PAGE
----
The Idaho State Department of Education released its findings on Feb. 12 that summarize assessments done on approximately 10% of its schools. What was discovered is disturbing and most likely applies to K-12 schools across the country. Areas of particular concern include access control, visitor management, key control, communications, emergency operations plans, backup power, teacher and staff training, as well as student and/or parent involvement in safety planning, among many other things.
Rather than use these results to bash Idaho, I’d like to applaud its officials for embarking on such thorough safety and security assessments of its school buildings. Not only that, they should be praised for having the dedication to transparency to make the findings public. Those of us in the campus protection field know we can’t address our campus safety and security weaknesses until we know what they are. Studies like the ones done in the Potato State that shed light on strengths and weaknesses are the first step.
The Idaho assessments showed that the average amount of time an assessor was inside each school before being contacted and asked to report to the office was just under 10 minutes. In 19 of the 74 schools that were visited, the assessment team member was not contacted at all and self-reported to the office. Additionally, only 29 of the 74 schools had classroom doors that can be locked from the inside with hardware meeting fire code.
In 62 schools, communications were sufficient for daily operations; however, in most cases a power outage would render the systems non-operational. Additionally, the general lack of a comprehensive communications plan at both the school and district levels assures that communications will be a major impediment to effective emergency operations.
The assessment also found that only five schools include parents and/or students in safety planning and/or policy development. Only five out of the 74 schools that were assessed have some type of anonymous reporting system. When it comes to training, only 11 schools have key staff trained in NIMS/ICS procedures.
There is no way to sugarcoat these findings. To put it gently, they are cause for significant concern. To put it bluntly, they are downright scary.
That being said, I know the problems found in this study aren’t limited to the state of Idaho. I challenge other states to take the bull by the horns and conduct similar studies of their K-12 campuses. It wouldn’t surprise me at all if they discover very similar and disturbing protection gaps. Only then will we truly be able to address our school safety and security challenges.
Below are some of the specific findings of the Idaho state-wide assessment:
Access control and visitor management:
- In 71 of 74 schools that were inspected, unauthorized entrance was achieved through access points other than the designated main entrance. In 66 schools, multiple points of ingress were available.
- The average amount of time an assessor was in the interior of a school before being contacted and asked to report to the office was just under 10 minutes at 9.43 minutes. In 19 cases, the assessment team member was not contacted and self-reported to the office.
- The designated points of entry are monitored to control building access in 37 of 74 sample schools.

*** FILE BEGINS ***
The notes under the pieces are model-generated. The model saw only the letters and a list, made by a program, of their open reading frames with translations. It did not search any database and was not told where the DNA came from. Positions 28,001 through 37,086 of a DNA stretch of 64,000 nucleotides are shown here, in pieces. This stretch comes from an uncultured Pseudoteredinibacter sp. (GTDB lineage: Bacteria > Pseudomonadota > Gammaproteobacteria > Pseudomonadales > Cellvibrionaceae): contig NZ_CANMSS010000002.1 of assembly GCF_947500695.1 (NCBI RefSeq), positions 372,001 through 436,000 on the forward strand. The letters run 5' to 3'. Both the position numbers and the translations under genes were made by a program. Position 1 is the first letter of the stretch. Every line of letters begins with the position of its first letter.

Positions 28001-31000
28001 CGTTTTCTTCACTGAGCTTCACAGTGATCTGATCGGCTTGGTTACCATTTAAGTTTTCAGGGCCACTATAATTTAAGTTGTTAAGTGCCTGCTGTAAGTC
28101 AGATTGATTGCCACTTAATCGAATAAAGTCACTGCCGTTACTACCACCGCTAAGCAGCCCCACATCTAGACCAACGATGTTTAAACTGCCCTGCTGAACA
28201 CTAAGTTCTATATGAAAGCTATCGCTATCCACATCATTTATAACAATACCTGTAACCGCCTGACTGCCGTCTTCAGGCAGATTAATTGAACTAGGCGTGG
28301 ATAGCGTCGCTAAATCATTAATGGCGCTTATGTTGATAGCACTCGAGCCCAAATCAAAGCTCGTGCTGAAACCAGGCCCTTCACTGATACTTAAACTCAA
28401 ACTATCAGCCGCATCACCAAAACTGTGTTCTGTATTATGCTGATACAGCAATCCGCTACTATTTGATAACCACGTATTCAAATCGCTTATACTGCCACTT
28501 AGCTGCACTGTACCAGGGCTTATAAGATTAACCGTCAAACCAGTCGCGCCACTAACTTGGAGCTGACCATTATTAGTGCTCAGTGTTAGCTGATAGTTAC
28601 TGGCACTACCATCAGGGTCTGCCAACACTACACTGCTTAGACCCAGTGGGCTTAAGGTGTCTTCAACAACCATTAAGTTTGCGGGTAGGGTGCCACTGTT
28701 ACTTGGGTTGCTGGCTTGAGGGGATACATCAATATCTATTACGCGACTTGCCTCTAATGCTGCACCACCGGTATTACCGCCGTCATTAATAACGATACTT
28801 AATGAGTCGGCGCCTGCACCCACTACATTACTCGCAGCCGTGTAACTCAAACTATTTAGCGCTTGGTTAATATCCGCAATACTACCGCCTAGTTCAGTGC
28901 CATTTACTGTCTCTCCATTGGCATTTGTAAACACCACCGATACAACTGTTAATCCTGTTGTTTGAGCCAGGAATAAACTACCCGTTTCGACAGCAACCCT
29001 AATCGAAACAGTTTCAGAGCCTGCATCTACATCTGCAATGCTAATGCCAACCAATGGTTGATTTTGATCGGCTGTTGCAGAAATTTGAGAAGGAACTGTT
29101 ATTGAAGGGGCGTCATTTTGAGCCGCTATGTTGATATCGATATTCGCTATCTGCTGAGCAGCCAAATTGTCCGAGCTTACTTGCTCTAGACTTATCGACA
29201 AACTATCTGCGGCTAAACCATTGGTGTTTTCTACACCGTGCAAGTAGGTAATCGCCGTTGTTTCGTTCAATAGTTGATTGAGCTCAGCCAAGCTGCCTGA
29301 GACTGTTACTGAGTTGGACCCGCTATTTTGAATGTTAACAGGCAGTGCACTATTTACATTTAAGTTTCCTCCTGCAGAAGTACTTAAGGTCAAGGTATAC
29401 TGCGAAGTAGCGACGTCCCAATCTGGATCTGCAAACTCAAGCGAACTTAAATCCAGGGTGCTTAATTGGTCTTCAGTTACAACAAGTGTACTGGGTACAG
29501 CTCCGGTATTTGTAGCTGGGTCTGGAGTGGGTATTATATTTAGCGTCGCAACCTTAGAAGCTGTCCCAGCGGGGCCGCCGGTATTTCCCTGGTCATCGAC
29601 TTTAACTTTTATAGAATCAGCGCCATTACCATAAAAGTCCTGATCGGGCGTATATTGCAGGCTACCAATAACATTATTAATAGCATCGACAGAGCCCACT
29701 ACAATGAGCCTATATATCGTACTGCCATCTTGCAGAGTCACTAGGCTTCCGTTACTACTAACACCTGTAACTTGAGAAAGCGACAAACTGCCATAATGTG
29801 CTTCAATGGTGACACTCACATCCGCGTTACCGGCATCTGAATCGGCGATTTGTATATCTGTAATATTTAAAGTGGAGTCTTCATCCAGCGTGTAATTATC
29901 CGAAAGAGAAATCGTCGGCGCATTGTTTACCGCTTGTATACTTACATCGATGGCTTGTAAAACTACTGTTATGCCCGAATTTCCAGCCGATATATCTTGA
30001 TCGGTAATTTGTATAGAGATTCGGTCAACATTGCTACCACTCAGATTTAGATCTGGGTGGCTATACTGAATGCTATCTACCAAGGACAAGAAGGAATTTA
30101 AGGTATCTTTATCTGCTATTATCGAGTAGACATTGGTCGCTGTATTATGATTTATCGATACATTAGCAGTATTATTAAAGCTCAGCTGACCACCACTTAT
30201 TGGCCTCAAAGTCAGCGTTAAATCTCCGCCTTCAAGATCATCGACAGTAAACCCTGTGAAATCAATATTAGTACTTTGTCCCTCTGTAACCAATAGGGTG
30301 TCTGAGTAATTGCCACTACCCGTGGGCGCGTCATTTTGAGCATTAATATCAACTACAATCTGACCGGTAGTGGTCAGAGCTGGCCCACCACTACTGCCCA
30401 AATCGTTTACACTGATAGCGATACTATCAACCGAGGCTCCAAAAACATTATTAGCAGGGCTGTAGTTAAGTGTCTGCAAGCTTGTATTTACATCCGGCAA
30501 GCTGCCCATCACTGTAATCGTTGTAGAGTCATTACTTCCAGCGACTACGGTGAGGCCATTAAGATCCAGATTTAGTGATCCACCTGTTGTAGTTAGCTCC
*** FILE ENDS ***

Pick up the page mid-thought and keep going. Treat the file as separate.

- School staff members monitor all entrances and exits during student arrival and departure in 40 of 74 schools.
- Doors required to be open for student passage are monitored in 28 of the 74 study schools.
- 40 of the schools in the sample had exit doors equipped with push bar exit devices that are flush to resist chaining.
- Classroom doors can be locked from the inside with hardware meeting fire code in only 29 of the sample schools.
- 42 schools have a policy that requires classroom doors are either locked or unlocked; 32 have no policy regarding such.
- Of the 41 schools that had either portables or nonadjacent buildings, 20 have a policy that requires locked or unlocked doors, leaving 21 campuses with no policy.
- In 31 cases there was no master key control policy.
- In 45 cases keys could not be matched to the person issued the key.
- In 43 cases keys could be duplicated without great difficulty.
- In 65 cases the policy had no previsions for when doors should be re-keyed.
- In 33 cases the equipment would be considered obsolete.
- In no case would the current installation be considered adequate coverage of the building interior.
Communications and backup power:
- In 62 of 74 cases communications were sufficient for daily operations; however, in most cases a power outage renders systems non-operational (includes public address systems and internet protocol-based phone systems).
- The general lack of a comprehensive communications plan at both the school and district levels assure that communications will be a major impediment to effective emergency operations.
CPR and AEDs:
- Only 15 schools have a current list of staff trained in CPR and/or AED use.
Emergency operations plans (EOP):
- 24 of the 74 schools assessed have an EOP that is multi-hazard.
- 18 schools have an EOP that contains ICS and is NIMS compliant
- 40 schools report integrating local law enforcement in their EOP planning.
- 25 schools include school floor plans, site plans, and utility location.
- 32 EOPs identify an established chain of command and 20 designate an incident command post with alternative location.
49 of the schools assessed have developed systematic problem solving strategies.
Parent and student involvement in safety planning: